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United States v. Walker

United States District Court, W.D. Virginia, Lynchburg Division

February 28, 2019

United States of America
v.
Carlos Antwan Walker, Defendant.

          MEMORANDUM OPINION

          NORMAN K. MOON SENIOR UNITED STATES DISTRICT JUDGE.

          Judge Norman K. Moon

         Defendant Carlos Antwan Walker (“Defendant”) has filed a motion for reduction of sentence pursuant to the First Step Act of 2018. (Dkt. 135). The motion has been fully briefed and is ripe for review. For the following reasons, the Court will grant Defendant's motion.

         A multi-count indictment was filed against Defendant on March 2, 2006. (Dkt. 3). On September 27, 2006, Defendant entered a written plea agreement with the United States pursuant to Rule 11(c)(1)(C) and pled guilty to conspiracy to distribute 50 grams or more of cocaine base in violation of 21 U.S.C. §§ 846 and 841(b)(1)(A). (Dkt. 40-44). Defendant later filed motions to reduce his sentence pursuant to Amendments 706 and 750, but they were denied due to his career offender status. (Dkts. 62, 63, 90, and 91). Defendant then filed this motion pursuant to the newly enacted First Step Act. (Dkt. 135).

         Section 404 of the First Step Act of 2018 permits “a court that imposed a sentence for a covered offense” to “impose a reduced sentence as if sections 2 and 3 of the Fair Sentencing Act of 2010 (Public Law 111-220; 124 Stat. 2372) were in effect at the time the covered offense was committed.” Pub. L. No. 115-015, § 404, 132 Stat. 015, 015 (2018). A “covered offense” is defined as “a violation of a Federal criminal statute, the statutory penalties for which were modified by section 2 or 3 of the Fair Sentencing Act of 2010 (Public Law 111-220; 124 Stat. 2372), that was committed before August 3, 2010.” Id.

         Modifications of sentences under the First Step Act are governed by 18 U.S.C. § 3582(c)(1)(B), which states: “The court may modify an imposed term of imprisonment to the extent otherwise expressly permitted by statute or by Rule 35 of the Federal Rules of Criminal Procedure.” In determining if modification is appropriate, the Court will first address whether a reduction is consistent with the First Step Act, and will then “consider whether the authorized reduction is warranted, either in whole or in part, according to the facts set forth in § 3553(a).” Dillon v. United States, 560 U.S. 817, 826 (2010)[1]

         The parties agree that Defendant's offense of conviction is a “covered offense” as defined by the First Step Act. The offense was committed before August 3, 2010 and the applicable penalties were modified by section 2 of the Fair Sentencing Act, which “reduced the statutory penalties for cocaine based offenses” in order to “alleviate the severe sentencing disparity between crack and powder cocaine.” United States v. Peters, 843 F.3d 572, 575 (4th Cir. 2016). As relevant in this case, section 2 of the Fair Sentencing Act increased the drug quantities necessary to trigger mandatory minimum sentences under 21 U.S.C. § 841(b)(1). Pub. L. No. 111-220, 124 Stat. 2372 (2010). Specifically, the threshold requirement to trigger the mandatory minimum sentence of ten years under 21 U.S.C. § 841(b)(1)(A) was increased from fifty grams to 280 grams. Id.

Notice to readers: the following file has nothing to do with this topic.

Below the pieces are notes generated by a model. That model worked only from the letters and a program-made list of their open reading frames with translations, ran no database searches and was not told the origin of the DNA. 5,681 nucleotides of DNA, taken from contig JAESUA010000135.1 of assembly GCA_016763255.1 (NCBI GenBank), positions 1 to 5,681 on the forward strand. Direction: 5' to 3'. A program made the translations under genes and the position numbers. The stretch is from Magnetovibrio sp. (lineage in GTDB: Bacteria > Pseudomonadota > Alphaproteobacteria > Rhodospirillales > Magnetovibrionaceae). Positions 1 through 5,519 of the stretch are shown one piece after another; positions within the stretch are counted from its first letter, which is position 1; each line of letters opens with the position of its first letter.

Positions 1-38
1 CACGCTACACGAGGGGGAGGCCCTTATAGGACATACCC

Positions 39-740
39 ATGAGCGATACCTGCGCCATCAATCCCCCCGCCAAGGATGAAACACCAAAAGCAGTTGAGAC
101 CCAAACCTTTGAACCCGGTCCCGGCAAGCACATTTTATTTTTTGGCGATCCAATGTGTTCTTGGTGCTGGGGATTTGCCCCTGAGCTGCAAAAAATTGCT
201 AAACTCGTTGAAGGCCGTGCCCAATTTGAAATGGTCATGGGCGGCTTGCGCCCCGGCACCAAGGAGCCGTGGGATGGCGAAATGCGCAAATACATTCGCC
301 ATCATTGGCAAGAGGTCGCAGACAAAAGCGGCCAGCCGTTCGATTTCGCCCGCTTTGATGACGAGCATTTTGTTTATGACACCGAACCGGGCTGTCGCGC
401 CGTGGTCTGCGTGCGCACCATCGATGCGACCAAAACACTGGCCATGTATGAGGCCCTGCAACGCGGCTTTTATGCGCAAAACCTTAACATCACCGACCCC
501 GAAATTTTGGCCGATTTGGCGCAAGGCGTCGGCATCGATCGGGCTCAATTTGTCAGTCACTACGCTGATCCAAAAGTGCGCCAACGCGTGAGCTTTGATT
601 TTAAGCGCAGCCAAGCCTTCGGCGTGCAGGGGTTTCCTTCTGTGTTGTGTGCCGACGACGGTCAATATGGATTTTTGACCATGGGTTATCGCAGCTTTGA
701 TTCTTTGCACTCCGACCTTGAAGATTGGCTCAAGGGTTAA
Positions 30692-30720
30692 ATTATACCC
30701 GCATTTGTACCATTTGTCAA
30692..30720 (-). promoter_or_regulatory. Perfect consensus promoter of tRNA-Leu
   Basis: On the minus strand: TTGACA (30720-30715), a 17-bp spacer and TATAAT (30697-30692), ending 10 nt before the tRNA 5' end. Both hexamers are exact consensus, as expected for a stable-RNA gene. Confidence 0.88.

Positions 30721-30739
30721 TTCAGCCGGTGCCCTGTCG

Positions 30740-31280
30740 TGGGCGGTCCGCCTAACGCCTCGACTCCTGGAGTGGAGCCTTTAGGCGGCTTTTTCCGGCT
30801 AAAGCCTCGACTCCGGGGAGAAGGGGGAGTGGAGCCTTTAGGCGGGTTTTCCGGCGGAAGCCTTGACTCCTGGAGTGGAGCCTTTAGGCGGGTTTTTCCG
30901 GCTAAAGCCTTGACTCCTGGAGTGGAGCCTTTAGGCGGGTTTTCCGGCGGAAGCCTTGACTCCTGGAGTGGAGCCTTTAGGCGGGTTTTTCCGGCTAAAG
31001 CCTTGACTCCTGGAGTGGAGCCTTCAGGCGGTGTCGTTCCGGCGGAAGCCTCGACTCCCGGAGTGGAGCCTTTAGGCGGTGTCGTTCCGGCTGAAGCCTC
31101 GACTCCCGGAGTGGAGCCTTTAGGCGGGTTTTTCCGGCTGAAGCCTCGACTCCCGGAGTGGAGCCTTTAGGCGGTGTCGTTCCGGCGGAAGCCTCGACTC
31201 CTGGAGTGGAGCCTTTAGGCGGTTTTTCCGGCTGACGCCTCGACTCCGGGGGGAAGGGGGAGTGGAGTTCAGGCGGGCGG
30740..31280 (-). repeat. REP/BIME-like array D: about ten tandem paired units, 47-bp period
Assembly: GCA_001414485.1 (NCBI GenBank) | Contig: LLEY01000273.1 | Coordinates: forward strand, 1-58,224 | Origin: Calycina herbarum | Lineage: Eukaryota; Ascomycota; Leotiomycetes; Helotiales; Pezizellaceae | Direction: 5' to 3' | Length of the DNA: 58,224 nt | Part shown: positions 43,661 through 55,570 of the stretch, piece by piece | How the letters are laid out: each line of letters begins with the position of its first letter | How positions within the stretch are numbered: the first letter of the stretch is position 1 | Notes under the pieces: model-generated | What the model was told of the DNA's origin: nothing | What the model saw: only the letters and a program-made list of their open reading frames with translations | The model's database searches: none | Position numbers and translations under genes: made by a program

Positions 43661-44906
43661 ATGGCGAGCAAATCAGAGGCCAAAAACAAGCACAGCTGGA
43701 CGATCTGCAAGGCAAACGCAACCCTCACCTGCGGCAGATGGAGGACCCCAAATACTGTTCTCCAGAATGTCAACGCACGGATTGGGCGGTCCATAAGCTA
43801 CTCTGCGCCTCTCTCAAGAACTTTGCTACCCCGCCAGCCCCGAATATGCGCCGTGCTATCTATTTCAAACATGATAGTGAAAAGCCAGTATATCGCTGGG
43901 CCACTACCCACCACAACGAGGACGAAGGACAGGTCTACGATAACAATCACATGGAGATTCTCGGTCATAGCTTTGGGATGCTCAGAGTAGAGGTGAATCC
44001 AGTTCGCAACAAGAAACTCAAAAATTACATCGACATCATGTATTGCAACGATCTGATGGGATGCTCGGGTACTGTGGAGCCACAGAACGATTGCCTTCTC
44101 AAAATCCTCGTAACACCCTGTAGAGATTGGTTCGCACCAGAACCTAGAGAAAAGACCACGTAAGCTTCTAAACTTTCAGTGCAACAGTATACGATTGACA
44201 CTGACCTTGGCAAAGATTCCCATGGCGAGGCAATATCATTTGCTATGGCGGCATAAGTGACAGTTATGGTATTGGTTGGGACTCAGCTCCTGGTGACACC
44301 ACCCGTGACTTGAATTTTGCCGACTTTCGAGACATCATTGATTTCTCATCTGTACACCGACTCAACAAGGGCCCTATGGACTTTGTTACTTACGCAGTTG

Because Defendant was determined to be a career offender, at the time of sentencing, his Sentencing Guideline Range was 262-327 months' imprisonment. On December 19, 2006, under the advisory guidelines and pursuant to the terms of the binding plea agreement, Defendant was sentenced to 240 months' imprisonment and 10 years' supervised release. (Dkt. 100). Under the First Step Act, the guideline range for Defendant's offense, taking into account his career offender status, is 188 to 235 months' imprisonment.

         The Court has been advised that Defendant's projected release date is August 11, 2023. The parties agree that a reduction of Defendant's sentence to 172 months' imprisonment, but not less than time served, to be followed by 4 years of supervised release, is appropriate in this case. After a review of the record and consideration of the factors set forth in § 3553(a), the Court determines that this is an appropriate modification. All other terms of the original sentence will remain the same.

         The Clerk is directed to send copies of this memorandum opinion and the accompanying order to Defendant, all counsel of record, the United States Probation Office, and the United States Marshals Service, for delivery to the Bureau of Prisons.

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Notes:

[1] Although subsection 3582(c)(1)(B) does not reference 3553(a) as do other 3582(c) subsections, that alone does not bar consideration of other factors. While the Dillon Court analyzed the procedures under § 3582(c)(2), the language quoted is reflected in § 3582(c)(1)(B). Additionally, this approach is mirrored by the Fourth Circuit's analysis under Rule 35(b), which allows the Court to “consider other sentencing factors . . . when deciding the extent of a reduction.” United States v. Davis, 679 F.3d 190, 195 (4th Cir. 2012); see also United States Sentencing Commission, Office of Education and Sentencing Practice, FIRST STEP Act, https://www.ussc.gov/sites/default/files/pdf/training/newsletters/2019-special ...


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